In the first exhibition room, Nature Up Close, is a 9-inch-by-7-inch O'Keeffe canvas, The Black Iris. “It’s small, yet exquisite," Pascucci said. O’Keeffe’s masterful use of color and gradation call attention to the patterns and shapes of natural forms.

For his part, Adams often worked in sequences, Pascucci said, in works such as Snow Sequence I, II and III, showing snow melting away from rocks. These detailed photographs of abstracted shapes is further evidence of Stieglitz’s influence on Adams and a shared vision with O’Keeffe, yet she was always looking for ways to simplify the form and minimize detail, while Adams tried to show texture and detail in the surfaces of his subjects.

Labels in the exhibition are peppered with the artists’ quotations, such as these:

“Nothing is less real than realism…Details are confusing. It is only by selection, by elimination, by emphasis, that we get at the real meaning of things.” Georgia O’Keeffe, 1922

“There is no human element in the High Sierra…But there is an extraordinary and sculptural beauty that is unexcelled anywhere in the world.” —Ansel Adams, 1938

Humans and animals are absent in the paintings and photographs, aside from Adams’ photos Woman Winnowing Grain, Taos Pueblo, New Mexico and a small silhouette of a horse in Winter Sunrise, the Sierra Nevada from Lone Pine, California.

From left: Barbara Buhler Lynes, curator, and George G. King,
director, of the Georgia O'Keeffe Museum in Santa Fe, N.M.;
and Marisa Pascucci, curator of American art at the Norton.
To the left of Lynes is O'Keeffe's Pelvis With the Moon - New Mexico. To Pascucci's right is Ansel Adams'
Lake Near Muir Pass, Kings Canyon National Park.
(Photo by Katie Deits)

The book that accompanies the exhibition features an essay by Barbara Buhler Lynes, a curator at the Georgia O’Keeffe Museum in Santa Fe. Lynes, who attended the Norton opening, explained how the artists' approaches differed.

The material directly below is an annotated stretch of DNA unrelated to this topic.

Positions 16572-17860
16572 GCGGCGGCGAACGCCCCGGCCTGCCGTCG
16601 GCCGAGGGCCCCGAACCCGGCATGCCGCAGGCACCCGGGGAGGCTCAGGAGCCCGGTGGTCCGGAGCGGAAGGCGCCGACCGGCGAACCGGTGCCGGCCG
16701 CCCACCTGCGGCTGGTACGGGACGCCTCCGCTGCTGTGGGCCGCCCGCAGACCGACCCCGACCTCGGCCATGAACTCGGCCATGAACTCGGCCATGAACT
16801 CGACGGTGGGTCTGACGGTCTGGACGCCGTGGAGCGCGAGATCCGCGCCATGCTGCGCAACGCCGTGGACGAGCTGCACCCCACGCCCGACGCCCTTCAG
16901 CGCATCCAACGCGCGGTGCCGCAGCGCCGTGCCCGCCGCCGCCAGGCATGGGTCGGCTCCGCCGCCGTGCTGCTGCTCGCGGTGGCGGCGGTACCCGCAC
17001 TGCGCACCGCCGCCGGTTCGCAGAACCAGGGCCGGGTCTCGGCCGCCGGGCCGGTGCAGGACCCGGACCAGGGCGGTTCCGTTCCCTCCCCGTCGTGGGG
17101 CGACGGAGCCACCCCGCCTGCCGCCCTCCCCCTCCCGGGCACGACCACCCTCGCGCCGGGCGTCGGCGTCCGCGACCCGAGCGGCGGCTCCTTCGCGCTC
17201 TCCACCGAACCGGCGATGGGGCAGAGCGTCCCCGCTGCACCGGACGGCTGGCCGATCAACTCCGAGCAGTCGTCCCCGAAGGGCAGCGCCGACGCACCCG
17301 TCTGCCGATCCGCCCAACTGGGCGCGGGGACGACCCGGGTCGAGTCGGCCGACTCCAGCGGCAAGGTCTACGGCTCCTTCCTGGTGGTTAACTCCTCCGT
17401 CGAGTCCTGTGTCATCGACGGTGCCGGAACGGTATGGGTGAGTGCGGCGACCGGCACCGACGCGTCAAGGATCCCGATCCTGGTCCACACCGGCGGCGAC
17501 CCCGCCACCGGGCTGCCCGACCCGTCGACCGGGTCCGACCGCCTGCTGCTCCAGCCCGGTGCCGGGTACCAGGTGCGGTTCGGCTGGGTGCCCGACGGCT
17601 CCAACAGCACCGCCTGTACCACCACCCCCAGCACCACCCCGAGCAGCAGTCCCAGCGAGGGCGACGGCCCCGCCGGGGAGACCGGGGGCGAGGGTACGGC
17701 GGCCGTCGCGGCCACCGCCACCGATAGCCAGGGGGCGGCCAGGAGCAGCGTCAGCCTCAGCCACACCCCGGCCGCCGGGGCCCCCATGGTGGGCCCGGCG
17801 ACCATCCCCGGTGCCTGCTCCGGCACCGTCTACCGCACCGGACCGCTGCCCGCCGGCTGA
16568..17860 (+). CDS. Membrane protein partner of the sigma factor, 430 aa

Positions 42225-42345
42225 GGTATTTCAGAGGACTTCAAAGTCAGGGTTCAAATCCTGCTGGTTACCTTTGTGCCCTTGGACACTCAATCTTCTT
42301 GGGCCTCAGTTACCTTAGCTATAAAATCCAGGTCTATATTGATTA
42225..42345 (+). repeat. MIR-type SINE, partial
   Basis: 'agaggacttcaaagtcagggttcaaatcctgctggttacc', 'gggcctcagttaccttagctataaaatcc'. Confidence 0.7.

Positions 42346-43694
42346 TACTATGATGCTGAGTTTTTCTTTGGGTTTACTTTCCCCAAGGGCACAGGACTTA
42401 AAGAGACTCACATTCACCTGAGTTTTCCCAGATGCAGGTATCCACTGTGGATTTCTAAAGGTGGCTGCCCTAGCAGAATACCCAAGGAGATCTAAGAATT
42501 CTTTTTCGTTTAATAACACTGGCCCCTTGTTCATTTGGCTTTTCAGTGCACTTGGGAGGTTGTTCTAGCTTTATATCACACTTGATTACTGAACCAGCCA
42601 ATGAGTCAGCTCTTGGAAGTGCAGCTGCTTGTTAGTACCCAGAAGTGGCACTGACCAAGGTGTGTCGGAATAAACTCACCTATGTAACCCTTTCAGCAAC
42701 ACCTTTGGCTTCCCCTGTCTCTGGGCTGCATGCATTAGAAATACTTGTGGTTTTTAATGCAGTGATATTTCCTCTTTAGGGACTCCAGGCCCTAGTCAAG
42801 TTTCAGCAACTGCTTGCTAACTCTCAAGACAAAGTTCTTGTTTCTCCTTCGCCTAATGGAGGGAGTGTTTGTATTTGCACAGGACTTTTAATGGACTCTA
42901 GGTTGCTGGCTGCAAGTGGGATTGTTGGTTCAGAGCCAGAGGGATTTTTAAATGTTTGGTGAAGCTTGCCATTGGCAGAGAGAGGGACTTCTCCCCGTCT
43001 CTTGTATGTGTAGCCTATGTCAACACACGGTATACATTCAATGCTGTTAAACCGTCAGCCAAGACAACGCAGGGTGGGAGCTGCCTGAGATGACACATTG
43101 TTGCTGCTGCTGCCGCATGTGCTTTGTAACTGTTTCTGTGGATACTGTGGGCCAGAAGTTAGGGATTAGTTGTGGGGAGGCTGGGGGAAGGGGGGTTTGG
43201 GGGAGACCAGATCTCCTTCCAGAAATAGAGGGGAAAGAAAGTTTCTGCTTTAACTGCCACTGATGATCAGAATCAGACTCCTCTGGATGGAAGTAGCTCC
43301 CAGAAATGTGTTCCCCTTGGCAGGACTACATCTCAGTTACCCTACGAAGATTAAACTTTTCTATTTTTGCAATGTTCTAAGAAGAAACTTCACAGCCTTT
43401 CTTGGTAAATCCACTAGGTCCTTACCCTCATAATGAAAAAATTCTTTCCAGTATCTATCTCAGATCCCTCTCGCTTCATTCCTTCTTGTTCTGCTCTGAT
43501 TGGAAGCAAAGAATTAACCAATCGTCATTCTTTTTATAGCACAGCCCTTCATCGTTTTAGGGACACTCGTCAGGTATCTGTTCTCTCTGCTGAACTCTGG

“Adams was interested in the transitory — the sunrise, rainstorm, a geyser. O’Keeffe felt nature was an ongoing phenomenon — with a sense of permanence," Lynes said. "Adams also did commercial photography…he was a teacher and developed the zone system for exposure.”

Adams was a master printer, “but as he aged,” she said, “he printed more dramatically. He was a huge influence on photography.”

On Sunday, there was standing room only at a lecture by Adams’ former photographic assistant, Alan Ross, who shed more light on Adams’ life, gregarious personality and philosophy. Adams, a very active child, dropped out of school in the third grade and self-educated himself in art, science and music.

Ross said Adams photographed with a large-format view camera and, when he started out, used glass negatives. “With a big camera, you have to want the image; it’s not a casual enterprise…Adams would pre-visualize a photograph and then manipulate it in the darkroom. He would say, ‘I envision the sky much darker,’ so he would print it to his vision. It was a matter of tonal balance. He just felt that was part of the art.”